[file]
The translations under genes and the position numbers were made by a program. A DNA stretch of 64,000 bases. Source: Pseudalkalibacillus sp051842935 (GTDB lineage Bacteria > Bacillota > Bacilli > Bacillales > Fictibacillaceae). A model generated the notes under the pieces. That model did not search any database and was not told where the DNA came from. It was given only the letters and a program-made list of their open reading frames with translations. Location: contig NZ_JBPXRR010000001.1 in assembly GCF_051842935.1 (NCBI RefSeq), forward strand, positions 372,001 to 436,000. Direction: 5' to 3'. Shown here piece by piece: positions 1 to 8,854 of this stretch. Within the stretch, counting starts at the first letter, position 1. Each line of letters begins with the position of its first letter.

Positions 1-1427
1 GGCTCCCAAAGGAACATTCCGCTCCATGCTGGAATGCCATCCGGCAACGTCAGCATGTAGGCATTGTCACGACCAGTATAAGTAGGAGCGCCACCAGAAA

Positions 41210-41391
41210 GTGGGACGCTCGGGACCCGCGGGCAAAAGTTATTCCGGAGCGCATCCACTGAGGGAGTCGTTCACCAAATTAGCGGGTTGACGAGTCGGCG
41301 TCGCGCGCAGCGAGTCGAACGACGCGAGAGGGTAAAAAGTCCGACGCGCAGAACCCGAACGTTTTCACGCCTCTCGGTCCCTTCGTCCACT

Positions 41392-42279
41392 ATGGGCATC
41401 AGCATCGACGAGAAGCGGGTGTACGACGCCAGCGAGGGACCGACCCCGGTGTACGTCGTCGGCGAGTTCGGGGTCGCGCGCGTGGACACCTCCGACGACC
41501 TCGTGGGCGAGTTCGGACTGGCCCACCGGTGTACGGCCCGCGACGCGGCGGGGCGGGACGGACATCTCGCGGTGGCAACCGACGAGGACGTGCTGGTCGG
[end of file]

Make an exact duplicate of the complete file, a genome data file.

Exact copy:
The translations under genes and the position numbers were made by a program. A DNA stretch of 64,000 bases. Source: Pseudalkalibacillus sp051842935 (GTDB lineage Bacteria > Bacillota > Bacilli > Bacillales > Fictibacillaceae). A model generated the notes under the pieces. That model did not search any database and was not told where the DNA came from. It was given only the letters and a program-made list of their open reading frames with translations. Location: contig NZ_JBPXRR010000001.1 in assembly GCF_051842935.1 (NCBI RefSeq), forward strand, positions 372,001 to 436,000. Direction: 5' to 3'. Shown here piece by piece: positions 1 to 8,854 of this stretch. Within the stretch, counting starts at the first letter, position 1. Each line of letters begins with the position of its first letter.

Positions 1-1427
1 GGCTCCCAAAGGAACATTCCGCTCCATGCTGGAATGCCATCCGGCAACGTCAGCATGTAGGCATTGTCACGACCAGTATAAGTAGGAGCGCCACCAGAAA

Positions 41210-41391
41210 GTGGGACGCTCGGGACCCGCGGGCAAAAGTTATTCCGGAGCGCATCCACTGAGGGAGTCGTTCACCAAATTAGCGGGTTGACGAGTCGGCG
41301 TCGCGCGCAGCGAGTCGAACGACGCGAGAGGGTAAAAAGTCCGACGCGCAGAACCCGAACGTTTTCACGCCTCTCGGTCCCTTCGTCCACT

Positions 41392-42279
41392 ATGGGCATC
41401 AGCATCGACGAGAAGCGGGTGTACGACGCCAGCGAGGGACCGACCCCGGTGTACGTCGTCGGCGAGTTCGGGGTCGCGCGCGTGGACACCTCCGACGACC
41501 TCGTGGGCGAGTTCGGACTGGCCCACCGGTGTACGGCCCGCGACGCGGCGGGGCGGGACGGACATCTCGCGGTGGCAACCGACGAGGACGTGCTGGTCGG